And if OY/YO would have the opportunity to visit Manila, this sculpture would definitely be a big talk of the town because it has meanings and can definitely resonate something to a Filipino like me.

Yes, yes, yo! Oy, oy, oy!

Talking to the Huge Seated Dude in Washington D.C.

When I revisited Washington D.C., I revisited a humongous guy seated on a humongous chair.  The first time I visited four long years ago, I simply looked at him, be at awe and did not dare talk to him.  But this time around, I did not miss the opportunity of speaking to him and have him hear what I have to say.

I told him that the country he once led had gone a long way.  It’s free, it’s wealthy and has gone powerful.  I congratulated him on that.  I also told the seated guy that there are still pressing problems and tough challenges in his land that can’t simply be solved overnight.

 But what impresses me most is that in his home-land everybody seem to have the right to be ridiculous yet the people strive for democracy, liberty, opportunity and equality.  I also told him that I am particularly fascinated by some of his people’s good will and listening hearts.  I then asked the seated guy if he can adopt me and snatch me away from my present country.  The guy remained seated, unmoved and did not respond.

I then left and move on with my touring of Washington D.C. hoping that on my next visit he would say hello and would realize that I deserve to inhabit his land.

Dedmabels ang lolo mo! 

Unique Looking Washington D.C. Metro Station

I have written in the past that one benchmark for me to consider visiting and exploring a place or spot on the planet is the availability and complexity of its metro or subway system.  The subway or metro train has always been my preferred mode of transportation when discovering a metropolis.  It is quick, cheap and convenient. 

Also, for me, an urban zone’s train transit system is a suggestive representation of that place’s culture, social conduct, and communal conventions.  Riding the subway train is like being one with the locals.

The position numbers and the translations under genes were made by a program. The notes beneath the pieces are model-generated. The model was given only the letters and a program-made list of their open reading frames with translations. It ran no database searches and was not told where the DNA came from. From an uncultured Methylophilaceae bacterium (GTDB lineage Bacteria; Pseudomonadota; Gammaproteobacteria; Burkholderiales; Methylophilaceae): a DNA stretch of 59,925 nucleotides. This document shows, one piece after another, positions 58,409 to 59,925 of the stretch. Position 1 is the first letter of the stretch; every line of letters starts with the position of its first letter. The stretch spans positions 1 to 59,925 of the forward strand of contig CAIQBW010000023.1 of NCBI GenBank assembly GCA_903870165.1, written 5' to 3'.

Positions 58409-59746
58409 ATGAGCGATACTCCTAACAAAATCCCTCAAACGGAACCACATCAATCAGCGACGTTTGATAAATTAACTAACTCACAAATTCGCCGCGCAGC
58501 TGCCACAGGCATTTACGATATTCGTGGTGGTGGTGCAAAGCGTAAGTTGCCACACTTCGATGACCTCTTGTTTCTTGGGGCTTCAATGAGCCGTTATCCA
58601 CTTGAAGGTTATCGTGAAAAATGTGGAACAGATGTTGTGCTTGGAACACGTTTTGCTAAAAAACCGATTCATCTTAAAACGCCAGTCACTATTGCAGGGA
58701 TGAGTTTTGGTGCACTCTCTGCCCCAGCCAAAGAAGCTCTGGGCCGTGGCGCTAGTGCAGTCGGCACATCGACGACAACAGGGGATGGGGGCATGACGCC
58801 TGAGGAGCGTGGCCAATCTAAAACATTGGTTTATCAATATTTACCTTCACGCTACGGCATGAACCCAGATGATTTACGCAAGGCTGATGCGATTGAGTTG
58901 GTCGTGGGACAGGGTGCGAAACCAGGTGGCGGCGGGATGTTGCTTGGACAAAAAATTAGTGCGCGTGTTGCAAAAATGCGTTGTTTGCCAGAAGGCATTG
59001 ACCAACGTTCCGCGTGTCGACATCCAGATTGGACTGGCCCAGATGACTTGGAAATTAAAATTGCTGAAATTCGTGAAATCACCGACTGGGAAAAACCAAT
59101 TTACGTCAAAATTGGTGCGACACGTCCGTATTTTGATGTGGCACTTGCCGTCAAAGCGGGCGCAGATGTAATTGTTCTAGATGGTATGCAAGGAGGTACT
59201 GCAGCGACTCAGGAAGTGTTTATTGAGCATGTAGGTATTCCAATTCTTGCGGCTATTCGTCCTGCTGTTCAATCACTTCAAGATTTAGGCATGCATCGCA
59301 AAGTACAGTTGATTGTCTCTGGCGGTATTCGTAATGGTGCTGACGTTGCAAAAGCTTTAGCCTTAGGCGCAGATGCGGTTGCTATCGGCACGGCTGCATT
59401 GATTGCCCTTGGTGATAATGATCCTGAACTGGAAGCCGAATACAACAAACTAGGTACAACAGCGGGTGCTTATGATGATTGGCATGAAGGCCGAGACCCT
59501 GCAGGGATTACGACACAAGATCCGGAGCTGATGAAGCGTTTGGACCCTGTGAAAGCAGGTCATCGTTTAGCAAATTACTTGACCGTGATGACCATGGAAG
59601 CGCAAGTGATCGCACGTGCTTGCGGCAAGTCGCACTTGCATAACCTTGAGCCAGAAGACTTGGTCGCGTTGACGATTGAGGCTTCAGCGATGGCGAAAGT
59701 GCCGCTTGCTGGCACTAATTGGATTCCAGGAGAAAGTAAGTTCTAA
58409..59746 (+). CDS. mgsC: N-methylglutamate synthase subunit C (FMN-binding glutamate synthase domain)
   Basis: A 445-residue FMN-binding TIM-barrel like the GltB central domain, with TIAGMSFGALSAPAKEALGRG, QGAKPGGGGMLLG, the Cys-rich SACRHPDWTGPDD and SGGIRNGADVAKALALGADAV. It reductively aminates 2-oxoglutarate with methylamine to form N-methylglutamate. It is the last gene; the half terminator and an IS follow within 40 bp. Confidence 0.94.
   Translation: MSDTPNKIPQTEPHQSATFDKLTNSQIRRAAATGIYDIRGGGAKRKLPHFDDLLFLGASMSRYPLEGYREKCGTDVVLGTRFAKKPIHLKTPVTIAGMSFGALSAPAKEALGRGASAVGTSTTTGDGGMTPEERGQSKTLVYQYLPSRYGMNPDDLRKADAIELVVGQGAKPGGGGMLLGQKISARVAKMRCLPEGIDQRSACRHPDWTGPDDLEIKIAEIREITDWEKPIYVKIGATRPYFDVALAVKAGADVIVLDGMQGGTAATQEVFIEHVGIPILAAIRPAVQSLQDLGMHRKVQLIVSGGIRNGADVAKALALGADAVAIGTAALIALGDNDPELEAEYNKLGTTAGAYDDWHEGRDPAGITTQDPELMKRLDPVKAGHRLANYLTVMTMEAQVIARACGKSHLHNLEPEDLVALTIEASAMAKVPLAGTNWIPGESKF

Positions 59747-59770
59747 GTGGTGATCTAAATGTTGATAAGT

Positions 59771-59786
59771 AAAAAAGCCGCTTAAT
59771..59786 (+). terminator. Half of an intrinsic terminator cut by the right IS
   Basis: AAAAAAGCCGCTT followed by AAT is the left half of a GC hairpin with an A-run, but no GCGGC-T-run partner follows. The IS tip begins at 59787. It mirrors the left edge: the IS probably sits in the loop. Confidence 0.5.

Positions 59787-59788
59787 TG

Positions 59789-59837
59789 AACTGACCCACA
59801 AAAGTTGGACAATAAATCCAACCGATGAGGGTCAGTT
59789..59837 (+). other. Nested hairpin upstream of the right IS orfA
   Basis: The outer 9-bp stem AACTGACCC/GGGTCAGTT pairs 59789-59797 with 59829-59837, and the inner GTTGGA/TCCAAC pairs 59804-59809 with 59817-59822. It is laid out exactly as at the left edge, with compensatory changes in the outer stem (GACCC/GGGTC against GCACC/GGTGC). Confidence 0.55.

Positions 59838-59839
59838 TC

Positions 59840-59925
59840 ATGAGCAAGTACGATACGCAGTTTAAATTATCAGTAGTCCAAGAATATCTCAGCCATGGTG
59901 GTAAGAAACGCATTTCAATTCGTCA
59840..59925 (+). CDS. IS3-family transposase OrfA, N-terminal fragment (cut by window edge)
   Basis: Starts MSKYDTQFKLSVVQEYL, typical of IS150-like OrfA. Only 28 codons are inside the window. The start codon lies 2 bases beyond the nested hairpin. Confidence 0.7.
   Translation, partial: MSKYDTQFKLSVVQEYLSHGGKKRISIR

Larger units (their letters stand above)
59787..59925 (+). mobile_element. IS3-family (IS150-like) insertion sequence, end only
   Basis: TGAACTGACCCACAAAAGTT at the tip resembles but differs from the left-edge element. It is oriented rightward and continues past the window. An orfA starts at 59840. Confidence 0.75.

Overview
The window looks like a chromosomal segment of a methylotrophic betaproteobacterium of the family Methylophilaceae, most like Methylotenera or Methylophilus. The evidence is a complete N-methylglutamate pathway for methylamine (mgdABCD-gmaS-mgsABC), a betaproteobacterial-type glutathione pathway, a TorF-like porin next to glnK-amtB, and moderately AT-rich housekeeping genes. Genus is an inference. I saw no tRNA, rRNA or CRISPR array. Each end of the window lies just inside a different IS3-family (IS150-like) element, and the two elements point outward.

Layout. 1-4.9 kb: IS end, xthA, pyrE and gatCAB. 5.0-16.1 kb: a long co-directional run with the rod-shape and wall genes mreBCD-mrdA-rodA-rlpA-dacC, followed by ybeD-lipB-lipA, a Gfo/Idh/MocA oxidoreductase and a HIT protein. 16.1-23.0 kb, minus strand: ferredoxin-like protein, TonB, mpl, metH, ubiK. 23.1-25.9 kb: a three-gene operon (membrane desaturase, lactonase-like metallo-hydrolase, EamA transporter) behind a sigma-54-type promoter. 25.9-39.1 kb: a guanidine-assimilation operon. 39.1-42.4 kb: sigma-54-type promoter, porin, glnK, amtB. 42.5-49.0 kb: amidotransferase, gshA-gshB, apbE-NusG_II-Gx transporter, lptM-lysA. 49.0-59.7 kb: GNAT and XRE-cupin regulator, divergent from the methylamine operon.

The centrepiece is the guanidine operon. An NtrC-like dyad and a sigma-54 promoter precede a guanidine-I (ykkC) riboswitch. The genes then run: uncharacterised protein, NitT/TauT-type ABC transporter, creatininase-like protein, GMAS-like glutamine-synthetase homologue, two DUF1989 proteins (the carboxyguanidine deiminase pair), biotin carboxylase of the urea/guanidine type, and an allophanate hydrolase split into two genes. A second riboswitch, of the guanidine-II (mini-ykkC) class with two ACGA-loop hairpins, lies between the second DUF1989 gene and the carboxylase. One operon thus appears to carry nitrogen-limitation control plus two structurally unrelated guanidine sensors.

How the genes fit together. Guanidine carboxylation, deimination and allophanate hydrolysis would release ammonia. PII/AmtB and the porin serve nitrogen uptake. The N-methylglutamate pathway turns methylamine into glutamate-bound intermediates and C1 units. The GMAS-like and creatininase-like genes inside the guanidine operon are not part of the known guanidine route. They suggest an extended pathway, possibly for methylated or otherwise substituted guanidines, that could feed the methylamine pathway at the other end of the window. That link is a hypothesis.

When I was in Washington D.C., its metro train system was my most used mode of transportation known as the Metrorail. And what is so distinct and captivating about the Metrorail is its exceptional look, motif and pattern.  Its design is like a weird fusion of retro and space-age at the same time.  Being at the station creates the feeling of being in a futuristic movie set in which such movie was created sometime in the 60’s.

It is weird but I also often felt like being inside a thermos bottle!  And it also felt like some strange alien is about to pop out at the end of the stunning tunnel.

Even the lighting of the stations were something unique.  It’s not bright like the usual and distinctly dim which adds up to a whole lot of character as compared to other typical subway stations of other urban zones!  Being at such an uncommon looking-station adds up to the unique Washington D.C. experience.  The Metrorail stations are also photo-friendly.  It’s actually Instagramable!

And through my readings, I have learned that Washington D.C.’s metro stations were voted and included in the list of America’s Favorite Architecture.  After reading such, I seem to not be so surprised by this recognition.  Metrorail is hip, cool and totally dumbfounding.